By Solomon Kalema Musisi
While funds allocated annually to the Ministry of Agriculture, Animal Industry and Fisheries are seemingly colossal, with an additional sh9.2b to the sh394.4b specifically for enforcement of fishing regulations and standards in the 2013/14 Financial Year budget, the allocation is only “a drop in the sea” and not sufficient to make the work of the ministry, specifically in the fisheries operations visible and tangible.
Globally, illegal fishing activities cause financial losses of $10-23.5b annually and Uganda, as a country, loses close to sh300b every year in illegal fishing activities on Lake Victoria despite the Government’s continued input in preventing the outstanding loss in a product that, according to the Ministry of Finance statistics, represents 60% of government revenue and provides up 50% of animal protein for Ugandan households.
The world’s second largest fresh water lake requires more support through initiatives such as the “Clean Fish, Better Life Campaign” launched by the Food and Agriculture Organization of the United Nations in 2013 by the Country Representative Alhaji Momodu as a mass sensitisation campaign and further cooperation of the Ministry and the Police Department to avert the detrimental effects of the sector vices due to which the fish species face extinction.
Uganda also requires increased input of funds towards quality control and programmes aimed at imparting post harvest handling skills to fishermen and all fish value chain players in the Ugandan market to greatly reduce the post harvest losses due to over packing, use of rusty equipment, transportation in vehicles that carry other items and the sale under fly-infested market conditions.
Further capacity building is required to inform the masses of the risks paused globally and nationally by the climate change and how to protect the Fresh Tilapia, Nile Perch, Small Fish, among other species from extinction through undertaking adaptive measures.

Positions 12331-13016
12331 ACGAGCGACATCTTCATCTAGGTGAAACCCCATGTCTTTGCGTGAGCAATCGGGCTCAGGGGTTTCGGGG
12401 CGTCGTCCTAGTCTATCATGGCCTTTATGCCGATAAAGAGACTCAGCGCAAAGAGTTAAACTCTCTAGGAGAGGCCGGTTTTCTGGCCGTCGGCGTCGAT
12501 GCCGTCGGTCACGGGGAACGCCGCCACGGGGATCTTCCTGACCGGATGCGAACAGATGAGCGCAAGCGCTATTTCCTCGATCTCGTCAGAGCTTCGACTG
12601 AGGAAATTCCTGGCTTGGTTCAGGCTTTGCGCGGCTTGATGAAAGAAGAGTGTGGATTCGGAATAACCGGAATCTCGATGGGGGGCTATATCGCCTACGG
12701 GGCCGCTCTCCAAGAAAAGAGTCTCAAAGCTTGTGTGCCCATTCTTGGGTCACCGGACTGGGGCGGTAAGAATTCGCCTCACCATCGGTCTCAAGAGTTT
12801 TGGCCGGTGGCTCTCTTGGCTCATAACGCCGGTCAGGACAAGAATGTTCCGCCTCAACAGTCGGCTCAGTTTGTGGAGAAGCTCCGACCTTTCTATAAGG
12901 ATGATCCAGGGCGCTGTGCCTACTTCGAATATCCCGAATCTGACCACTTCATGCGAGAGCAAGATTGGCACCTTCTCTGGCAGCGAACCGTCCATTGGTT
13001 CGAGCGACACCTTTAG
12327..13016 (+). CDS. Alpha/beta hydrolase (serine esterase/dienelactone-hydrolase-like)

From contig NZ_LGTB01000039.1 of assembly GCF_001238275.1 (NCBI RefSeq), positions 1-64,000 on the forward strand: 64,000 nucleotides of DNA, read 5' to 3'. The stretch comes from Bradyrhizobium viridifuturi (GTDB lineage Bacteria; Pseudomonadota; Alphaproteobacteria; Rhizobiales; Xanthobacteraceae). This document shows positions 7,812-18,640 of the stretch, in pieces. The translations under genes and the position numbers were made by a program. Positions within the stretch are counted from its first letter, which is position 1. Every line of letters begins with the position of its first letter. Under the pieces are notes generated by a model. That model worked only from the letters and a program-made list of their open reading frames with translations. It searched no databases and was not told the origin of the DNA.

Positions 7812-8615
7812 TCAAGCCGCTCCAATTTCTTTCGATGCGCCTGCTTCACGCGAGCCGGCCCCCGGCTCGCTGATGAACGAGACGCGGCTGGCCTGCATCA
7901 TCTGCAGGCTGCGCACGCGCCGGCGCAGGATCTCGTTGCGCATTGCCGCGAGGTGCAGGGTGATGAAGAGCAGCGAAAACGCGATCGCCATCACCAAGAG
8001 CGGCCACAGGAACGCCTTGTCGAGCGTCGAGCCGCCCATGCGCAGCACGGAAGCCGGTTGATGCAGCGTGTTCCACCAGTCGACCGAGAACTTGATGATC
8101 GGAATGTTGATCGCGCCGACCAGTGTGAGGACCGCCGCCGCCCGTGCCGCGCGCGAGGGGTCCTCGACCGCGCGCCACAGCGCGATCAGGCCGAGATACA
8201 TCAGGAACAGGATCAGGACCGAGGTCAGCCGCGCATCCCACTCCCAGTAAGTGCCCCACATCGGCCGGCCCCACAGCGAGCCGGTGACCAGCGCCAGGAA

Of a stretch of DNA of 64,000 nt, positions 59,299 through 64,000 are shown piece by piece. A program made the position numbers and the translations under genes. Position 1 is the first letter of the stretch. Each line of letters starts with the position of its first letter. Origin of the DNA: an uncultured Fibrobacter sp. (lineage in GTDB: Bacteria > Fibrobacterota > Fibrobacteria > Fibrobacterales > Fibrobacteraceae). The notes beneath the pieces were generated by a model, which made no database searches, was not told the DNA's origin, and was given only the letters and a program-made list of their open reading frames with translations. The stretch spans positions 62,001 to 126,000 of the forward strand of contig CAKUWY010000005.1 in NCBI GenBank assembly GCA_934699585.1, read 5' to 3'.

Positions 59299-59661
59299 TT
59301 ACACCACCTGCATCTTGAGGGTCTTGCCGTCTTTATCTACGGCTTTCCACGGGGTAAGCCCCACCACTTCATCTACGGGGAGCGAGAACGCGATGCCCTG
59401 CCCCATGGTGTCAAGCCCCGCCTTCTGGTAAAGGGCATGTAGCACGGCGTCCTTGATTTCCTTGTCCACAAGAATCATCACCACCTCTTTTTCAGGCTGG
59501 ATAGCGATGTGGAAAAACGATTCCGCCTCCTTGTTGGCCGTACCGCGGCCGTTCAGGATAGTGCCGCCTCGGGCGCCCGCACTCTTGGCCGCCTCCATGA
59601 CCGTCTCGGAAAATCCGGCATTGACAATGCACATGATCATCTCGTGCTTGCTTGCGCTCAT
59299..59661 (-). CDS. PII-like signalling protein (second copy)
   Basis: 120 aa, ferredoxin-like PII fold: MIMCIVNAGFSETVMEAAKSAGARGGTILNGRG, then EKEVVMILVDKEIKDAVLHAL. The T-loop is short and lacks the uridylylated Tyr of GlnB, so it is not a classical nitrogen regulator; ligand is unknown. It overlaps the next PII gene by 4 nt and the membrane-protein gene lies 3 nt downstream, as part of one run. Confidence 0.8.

In borrowing from a Chinese Proverb, “A single conversation with a wise man is better than 10 years of study,” Uganda needs more shared initiatives with the leading exporters of fish on the world market in addition to the existing research in the various institutions in and around the country.
Despite hosting 20% of the world’s population against only 7% fresh water resource China, where the proverb originates from, is the leading exporter of fish worldwide and therefore more funding is needed to increase diplomatic interactions and investments with China in addition to the sh12.8b three year pilot cage fish farming project under the Uganda-China Friendship Agriculture Technology Centre in the 90’s.
Monitoring of the swamps, rivers and lakes requires a lot more resources as new sites are opened up daily and fishermen take advantage of the lag to carry out illegal fishing activities in these areas.
The benefits of concentration on full value chain development and value addition for coffee as an agricultural export product under initiatives such as the Uganda Coffee Development Authority, UCDA and the National Union for Coffee and Agribusiness Farm Enterprises, NUCAFE are evident in the increased returns on coffee exports from the country and a similar approach would therefore avail results of such a positive trend in fisheries exports.
I commend the efforts of the State Minister for Fisheries, Ruth Nankabirwa in this regard including the most recent initiative to introduce a system of boat number plates at the beach management units in the Country and an aquaculture park in the country.
To join other developing countries in surpassing the 53% by value and 60% by quantity share they contribute to the global market fisheries exports, Uganda requires a fortified strategy and protective action plan which present the need for increased budgetary allocation to the Fisheries section of the Ministry of Agriculture, Animal Industry and Fisheries.
The writer is the national chairperson for the founder committee of the Pan African Agricultural Students Society